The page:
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Arabian Horse

Drs. Foster & Smith Educational Staff
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Arabian Horse Breed Profile
A picture of physical perfection with unparalleled endurance and strength, Arabian horses are uniquely tied to the history of humankind. In fact, these hearty horses have been a human companion for close to 5,000 years. Once the favored mount of historical figures such as Genghis Kahn, Napoleon, and George Washington, modern Arabians continually gain the favor of horse enthusiasts the world over. Despite their widespread popularity, however, Arabians remain sleek, well-muscled, and intelligent with a gentle disposition that keeps them poised to remain our trusted companion well into the future.

Interesting Facts:
History & Origins: Arabian foalArabians are believed to be the oldest breed of riding horse. It is thought that early desert nomads first domesticated these horses from the wilds of the Middle East as early as 2500 B.C. History indicates these athletic and strong horses were used as companion, war mount, and travel aid in the harsh deserts of the region. In fact, it has even been suggested that the domestication of the breed quickly surpassed that of the desert camel. From this purposed lineage, Arabians became the favored mounts of Egyptian pharaohs, royal families, influential philosophers, heads of religion, and eventually, horse enthusiasts the world over. Today, the strength, agility, and intelligence of Arabians are harnessed for pleasure, competitions and shows, and all aspects of domestic life.
Size: The breed standard lists 14.1 to 15.1 hands (57" to 61") high with allowances for horses over or under this height. Many modern Arabians, however, have been bred to stand between 15 and 16 hands (60" to 64") high due to breeder and personal preferences.
Color & Markings: The Arabian Horse Association recognizes five purebred horse coat colors. The most prominent is bay. Other colors include gray, chestnut, black, and roan. Half-Arabians, derived from the crossing of a purebred with other breeds, may have additional coat colors. Purebreds may exhibit a sabino spotting pattern, in which white markings dress the upper legs, belly, or face. All Arabians, regardless of coat color, have black skin except under any white markings. This dark skin historically helped protect the breed from the hot desert sun.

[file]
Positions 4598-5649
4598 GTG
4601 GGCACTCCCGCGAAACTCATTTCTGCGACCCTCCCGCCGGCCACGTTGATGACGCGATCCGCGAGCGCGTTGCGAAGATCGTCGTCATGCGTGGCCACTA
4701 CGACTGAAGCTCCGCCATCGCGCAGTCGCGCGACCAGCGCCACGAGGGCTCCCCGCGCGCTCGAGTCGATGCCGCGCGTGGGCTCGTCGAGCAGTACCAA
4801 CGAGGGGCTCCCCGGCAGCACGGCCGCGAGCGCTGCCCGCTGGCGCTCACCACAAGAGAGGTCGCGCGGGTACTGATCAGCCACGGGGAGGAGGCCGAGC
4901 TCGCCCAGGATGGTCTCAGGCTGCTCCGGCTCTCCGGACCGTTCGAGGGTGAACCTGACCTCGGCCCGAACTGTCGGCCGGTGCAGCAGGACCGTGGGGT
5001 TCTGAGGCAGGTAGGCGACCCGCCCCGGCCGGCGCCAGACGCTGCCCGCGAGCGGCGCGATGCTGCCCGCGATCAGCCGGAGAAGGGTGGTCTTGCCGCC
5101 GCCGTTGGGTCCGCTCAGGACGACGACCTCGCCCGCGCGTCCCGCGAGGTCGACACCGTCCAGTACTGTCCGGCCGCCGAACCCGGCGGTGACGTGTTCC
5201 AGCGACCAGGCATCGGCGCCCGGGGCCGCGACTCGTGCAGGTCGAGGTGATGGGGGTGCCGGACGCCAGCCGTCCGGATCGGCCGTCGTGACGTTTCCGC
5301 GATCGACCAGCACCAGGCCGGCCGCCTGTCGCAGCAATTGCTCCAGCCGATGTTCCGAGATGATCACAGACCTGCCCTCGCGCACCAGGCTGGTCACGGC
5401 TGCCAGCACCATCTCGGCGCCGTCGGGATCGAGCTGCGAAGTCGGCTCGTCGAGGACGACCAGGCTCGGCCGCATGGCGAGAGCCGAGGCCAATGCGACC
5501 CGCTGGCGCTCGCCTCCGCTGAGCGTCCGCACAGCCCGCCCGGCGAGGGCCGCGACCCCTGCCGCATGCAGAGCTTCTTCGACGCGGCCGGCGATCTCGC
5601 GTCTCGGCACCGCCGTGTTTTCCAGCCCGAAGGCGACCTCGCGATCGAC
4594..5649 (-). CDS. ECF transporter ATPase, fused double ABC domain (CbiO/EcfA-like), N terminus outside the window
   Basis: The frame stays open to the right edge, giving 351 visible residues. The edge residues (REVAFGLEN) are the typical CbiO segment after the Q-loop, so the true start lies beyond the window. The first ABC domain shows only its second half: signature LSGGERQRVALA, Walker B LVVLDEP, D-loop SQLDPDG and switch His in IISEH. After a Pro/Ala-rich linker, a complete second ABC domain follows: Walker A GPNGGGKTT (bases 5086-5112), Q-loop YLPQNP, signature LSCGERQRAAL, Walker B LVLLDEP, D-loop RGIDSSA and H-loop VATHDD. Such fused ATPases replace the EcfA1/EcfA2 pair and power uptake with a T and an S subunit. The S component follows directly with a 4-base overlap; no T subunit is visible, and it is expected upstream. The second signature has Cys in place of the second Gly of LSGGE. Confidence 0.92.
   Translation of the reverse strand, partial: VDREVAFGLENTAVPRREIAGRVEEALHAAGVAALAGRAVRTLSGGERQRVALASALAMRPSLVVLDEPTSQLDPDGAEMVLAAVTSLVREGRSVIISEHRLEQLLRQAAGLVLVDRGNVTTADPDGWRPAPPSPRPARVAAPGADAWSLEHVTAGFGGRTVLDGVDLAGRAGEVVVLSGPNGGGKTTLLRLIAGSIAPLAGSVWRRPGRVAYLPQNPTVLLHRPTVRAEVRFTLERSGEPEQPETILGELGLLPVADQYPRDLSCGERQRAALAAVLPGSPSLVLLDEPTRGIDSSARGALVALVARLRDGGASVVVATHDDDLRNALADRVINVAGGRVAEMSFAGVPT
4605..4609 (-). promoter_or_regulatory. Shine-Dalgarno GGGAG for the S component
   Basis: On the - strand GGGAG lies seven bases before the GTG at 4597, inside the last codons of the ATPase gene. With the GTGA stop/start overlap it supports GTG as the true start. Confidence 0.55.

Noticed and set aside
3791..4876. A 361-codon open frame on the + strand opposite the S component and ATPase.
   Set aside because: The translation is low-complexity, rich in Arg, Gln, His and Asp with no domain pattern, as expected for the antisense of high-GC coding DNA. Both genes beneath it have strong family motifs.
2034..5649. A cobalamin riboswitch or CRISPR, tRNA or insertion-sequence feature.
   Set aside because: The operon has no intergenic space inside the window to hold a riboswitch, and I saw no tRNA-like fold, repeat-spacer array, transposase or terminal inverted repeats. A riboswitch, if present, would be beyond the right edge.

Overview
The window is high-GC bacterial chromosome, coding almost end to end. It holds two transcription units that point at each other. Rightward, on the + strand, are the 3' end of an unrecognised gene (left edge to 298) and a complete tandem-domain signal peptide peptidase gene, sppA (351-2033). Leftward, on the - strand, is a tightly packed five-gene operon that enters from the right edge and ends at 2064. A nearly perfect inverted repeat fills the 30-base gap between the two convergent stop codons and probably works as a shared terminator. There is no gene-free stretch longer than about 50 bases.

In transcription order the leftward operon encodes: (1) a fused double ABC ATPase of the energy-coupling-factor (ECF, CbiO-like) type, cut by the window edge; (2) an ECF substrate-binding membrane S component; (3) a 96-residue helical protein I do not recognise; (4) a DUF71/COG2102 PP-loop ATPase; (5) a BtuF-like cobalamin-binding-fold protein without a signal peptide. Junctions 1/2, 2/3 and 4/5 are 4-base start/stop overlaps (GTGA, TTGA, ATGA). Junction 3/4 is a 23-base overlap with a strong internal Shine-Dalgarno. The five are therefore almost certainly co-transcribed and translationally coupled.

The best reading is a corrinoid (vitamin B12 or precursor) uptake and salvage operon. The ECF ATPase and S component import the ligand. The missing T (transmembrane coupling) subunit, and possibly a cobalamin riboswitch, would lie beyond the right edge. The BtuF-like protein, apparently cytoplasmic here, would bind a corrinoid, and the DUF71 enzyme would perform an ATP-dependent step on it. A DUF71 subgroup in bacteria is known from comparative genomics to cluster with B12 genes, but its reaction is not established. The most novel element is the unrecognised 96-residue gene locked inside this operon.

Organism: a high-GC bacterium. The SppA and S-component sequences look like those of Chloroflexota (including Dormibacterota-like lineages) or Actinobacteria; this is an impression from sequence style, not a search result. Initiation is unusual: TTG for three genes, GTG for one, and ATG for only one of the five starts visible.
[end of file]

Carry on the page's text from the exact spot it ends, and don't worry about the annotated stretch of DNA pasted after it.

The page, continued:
Physical Appearance: Traditionally classified as a smaller horse, Arabians are built for endurance in the most inhospitable environments. Their strength and balance stem from compact bodies with short backs, dense bones, and sound hooves. Their refined appearance is derived from a dished body, wedge-shaped head, large eyes and nostrils set against a small muzzle, arched neck, high tail carriage, and long, level croup. Interestingly, some Arabians have seventeen rather than eighteen pairs of ribs and five as opposed to six lumbar vertebrae.
Temperament: Arabian horses are traditionally bred for speed and spirit. Hence they are classified as "hot-blooded." However, these intelligent horses also have a history of living in close quarters with human families and have carried their disposition and sensitivities with them over the centuries. As a result, Arabians learn quickly and are responsive to well-trained riders. It is little surprise that Arabian stallions are one of the few breeds allowed to be shown by children under the age of 18 in most shows endorsed by the United States Equestrian Federation.
Unique Characteristics: The popularity of Arabians stretches around the world and throughout time for a reason. Their versatility, speed, courage, endurance, intelligence, and responsiveness suits them for pleasure, competitions, film work, law enforcement, ranch life, and more. Similarly, their sleek lines and majestic beauty attracts the eye of any horse enthusiast. However, it is their friendly disposition and continual companionship over centuries of human existence that helps add familiarity to the mystique and romance of horses.
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